Annabelle: Creation

Annabelle: Creation

I’m a big fan of The Conjuring. It’s easily one of my favourite scary movies in recent years, successfully hitting the right notes for me when it comes to big scares. I wasn’t such a fan of the opening scenes featuring Annabelle though, and The Conjuring 2 didn’t quite do it for me either, so when the spin off Annabelle movie came out in 2014, I gave it a miss. Even more so when it received some pretty average reviews. It’s been on my Netflix watch-list for sometime now, and I’m sure I will watch it out of curiosity at some point, but for now I can take it or leave it. When I saw the trailer for Annabelle: Creation though, it definitely grabbed my interest. More so than the previous movie. The fact that it was set before the last one and could be watched without needing to have seen it either was also a big plus point as far as I was concerned.

This movie takes us right back to the creation of the Annabelle doll itself, before introducing us to the evil part that we’re familiar with (although to be fair, even if the doll wasn’t evil, who the hell is going to want a doll that looks like that?!). It’s 1957 and Samuel Mullins lives with his wife Esther and their young daughter. Samuel is a master toy-maker, handcrafting dolls in the workshop located within the grounds of their house. But tragedy strikes one day, and the family is destroyed when the daughter is killed.

The story picks up again 12 years later with a group of orphan girls who are traveling with their caretaker, Sister Charlotte, to go and live with the Mullins in their large, empty house. They’re welcomed inside by Mr Mullins who tells them that their rooms are all upstairs. There’s a locked room upstairs that they’re not to go into, but you kind of know they will do at some point, and the Mullins room is downstairs. Mrs Mullins is now bed-ridden following an event that we do not yet know about, but otherwise the girls are free to go explore and enjoy the house as they wish. One of the younger girls, Janice, can only walk with the aid of a leg brace and crutch, so is happy to discover that there is even a stair-lift installed to help her get upstairs.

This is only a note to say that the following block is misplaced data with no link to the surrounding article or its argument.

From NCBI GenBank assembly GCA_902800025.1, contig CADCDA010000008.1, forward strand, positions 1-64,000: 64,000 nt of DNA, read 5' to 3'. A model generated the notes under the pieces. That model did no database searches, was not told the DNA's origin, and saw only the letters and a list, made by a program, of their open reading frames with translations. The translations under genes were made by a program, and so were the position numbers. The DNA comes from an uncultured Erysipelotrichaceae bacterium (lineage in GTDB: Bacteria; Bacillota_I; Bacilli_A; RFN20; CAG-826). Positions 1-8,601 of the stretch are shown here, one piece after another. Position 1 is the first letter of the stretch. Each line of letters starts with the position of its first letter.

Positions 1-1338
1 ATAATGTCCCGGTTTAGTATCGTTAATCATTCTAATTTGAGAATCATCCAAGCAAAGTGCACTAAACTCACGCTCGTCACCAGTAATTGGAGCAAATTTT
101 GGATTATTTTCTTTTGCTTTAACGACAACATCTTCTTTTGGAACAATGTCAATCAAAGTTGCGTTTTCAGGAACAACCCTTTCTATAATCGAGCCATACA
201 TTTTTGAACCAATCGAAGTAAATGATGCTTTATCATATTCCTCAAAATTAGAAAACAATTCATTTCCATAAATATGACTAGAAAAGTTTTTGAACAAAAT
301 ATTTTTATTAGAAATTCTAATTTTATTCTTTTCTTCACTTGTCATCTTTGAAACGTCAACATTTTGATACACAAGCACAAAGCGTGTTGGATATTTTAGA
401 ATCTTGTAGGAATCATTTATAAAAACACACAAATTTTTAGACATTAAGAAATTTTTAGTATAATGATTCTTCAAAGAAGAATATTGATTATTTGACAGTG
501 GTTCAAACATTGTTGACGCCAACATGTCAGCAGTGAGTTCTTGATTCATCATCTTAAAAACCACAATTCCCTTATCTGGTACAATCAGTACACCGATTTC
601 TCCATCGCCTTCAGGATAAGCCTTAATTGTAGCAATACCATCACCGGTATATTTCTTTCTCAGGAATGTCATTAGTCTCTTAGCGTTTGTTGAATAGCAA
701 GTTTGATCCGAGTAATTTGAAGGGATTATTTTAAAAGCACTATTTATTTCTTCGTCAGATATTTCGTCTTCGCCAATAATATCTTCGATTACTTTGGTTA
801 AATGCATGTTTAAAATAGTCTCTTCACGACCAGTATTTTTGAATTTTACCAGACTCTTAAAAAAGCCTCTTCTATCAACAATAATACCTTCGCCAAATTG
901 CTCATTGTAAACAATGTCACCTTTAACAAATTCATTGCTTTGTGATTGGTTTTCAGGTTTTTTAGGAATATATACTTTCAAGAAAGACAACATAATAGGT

Not much happens for the first twenty minutes or so, but the movie does an excellent job of introducing us to the large isolated house and the potential for scares to be had later in the movie. That stair-lift I just mentioned – it goes nice and slow and only works if you’ve managed to click the seat-belt in. The nearby barn – that’s got a big scarecrow hanging inside with a terrifying evil looking sandbag face. There’s a deep, sinister looking well nearby too. Inside there’s an out of use dumbwaiter lift and a whole host of other places to hide. You know it’s all going to be put to good use later on, and with Janice not being able to walk so well, you can’t help thinking that this is only going to add the tension even more.

When things do kick off, it’s all very well executed. There are actually some surprisingly effective BANG scares following moments of quietness and some genuinely creepy stuff of nightmares. And yes, that tension that I mentioned involving Janice and her disability, is played to maximum effect. Janice and her room mate Linda are both brilliant in this and are totally convincing as they come to terms with and try fighting back against the evil that’s plaguing them.

For me, this was almost as good as The Conjuring. I got a similar feeling from this, particularly with regard to the setting, the cast and the type of scares involved, which I really liked. As a side note, I also really love how this type of movie tends to attract groups of teenage boys and girls to the cinema. There’s nothing like watching this in a dark screening, hearing a mixture of fake bravado from the boys along with gasps/petrified hyperventilating from both the boys and girls! It really does add to the overall enjoyment!